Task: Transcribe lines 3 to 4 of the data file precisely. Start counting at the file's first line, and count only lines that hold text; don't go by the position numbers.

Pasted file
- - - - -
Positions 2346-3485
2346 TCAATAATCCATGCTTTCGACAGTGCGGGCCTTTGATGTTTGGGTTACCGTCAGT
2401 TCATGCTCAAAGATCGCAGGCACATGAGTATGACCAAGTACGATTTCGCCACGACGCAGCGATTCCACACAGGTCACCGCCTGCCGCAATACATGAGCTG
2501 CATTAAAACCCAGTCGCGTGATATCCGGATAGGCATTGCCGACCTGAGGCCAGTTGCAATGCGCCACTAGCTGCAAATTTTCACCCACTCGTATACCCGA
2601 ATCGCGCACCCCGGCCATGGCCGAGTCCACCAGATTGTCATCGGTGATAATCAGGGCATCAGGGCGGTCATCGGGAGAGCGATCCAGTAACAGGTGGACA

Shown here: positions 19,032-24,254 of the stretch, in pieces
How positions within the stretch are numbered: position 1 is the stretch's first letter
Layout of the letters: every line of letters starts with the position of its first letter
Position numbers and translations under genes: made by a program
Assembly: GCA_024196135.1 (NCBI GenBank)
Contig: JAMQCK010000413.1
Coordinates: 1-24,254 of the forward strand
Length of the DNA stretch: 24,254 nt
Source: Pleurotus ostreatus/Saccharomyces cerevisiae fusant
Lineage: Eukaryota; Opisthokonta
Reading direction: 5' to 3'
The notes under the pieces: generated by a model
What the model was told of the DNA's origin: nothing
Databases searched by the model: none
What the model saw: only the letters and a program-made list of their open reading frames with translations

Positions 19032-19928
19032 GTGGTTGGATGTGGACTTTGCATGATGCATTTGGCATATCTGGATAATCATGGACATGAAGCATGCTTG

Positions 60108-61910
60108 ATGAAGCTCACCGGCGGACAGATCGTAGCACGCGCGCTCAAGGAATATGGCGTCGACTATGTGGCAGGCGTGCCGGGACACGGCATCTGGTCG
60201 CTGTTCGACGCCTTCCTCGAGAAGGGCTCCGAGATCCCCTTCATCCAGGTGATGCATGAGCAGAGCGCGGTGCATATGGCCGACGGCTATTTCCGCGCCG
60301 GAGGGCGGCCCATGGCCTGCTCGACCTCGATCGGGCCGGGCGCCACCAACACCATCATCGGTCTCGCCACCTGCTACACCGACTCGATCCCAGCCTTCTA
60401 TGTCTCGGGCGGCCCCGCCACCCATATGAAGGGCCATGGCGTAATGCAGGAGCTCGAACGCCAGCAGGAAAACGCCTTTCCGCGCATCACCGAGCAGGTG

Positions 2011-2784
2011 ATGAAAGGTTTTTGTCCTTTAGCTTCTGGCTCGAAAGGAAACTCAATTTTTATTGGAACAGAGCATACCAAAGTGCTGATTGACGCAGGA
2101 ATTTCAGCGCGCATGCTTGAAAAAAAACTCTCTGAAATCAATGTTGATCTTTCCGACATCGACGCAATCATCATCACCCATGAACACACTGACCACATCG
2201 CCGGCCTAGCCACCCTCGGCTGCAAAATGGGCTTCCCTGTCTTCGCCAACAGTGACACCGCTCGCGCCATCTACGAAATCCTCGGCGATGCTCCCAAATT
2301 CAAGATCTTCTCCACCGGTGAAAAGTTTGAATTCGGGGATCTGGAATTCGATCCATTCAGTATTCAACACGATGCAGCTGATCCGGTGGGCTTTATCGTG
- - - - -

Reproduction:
2401 TCATGCTCAAAGATCGCAGGCACATGAGTATGACCAAGTACGATTTCGCCACGACGCAGCGATTCCACACAGGTCACCGCCTGCCGCAATACATGAGCTG
2501 CATTAAAACCCAGTCGCGTGATATCCGGATAGGCATTGCCGACCTGAGGCCAGTTGCAATGCGCCACTAGCTGCAAATTTTCACCCACTCGTATACCCGA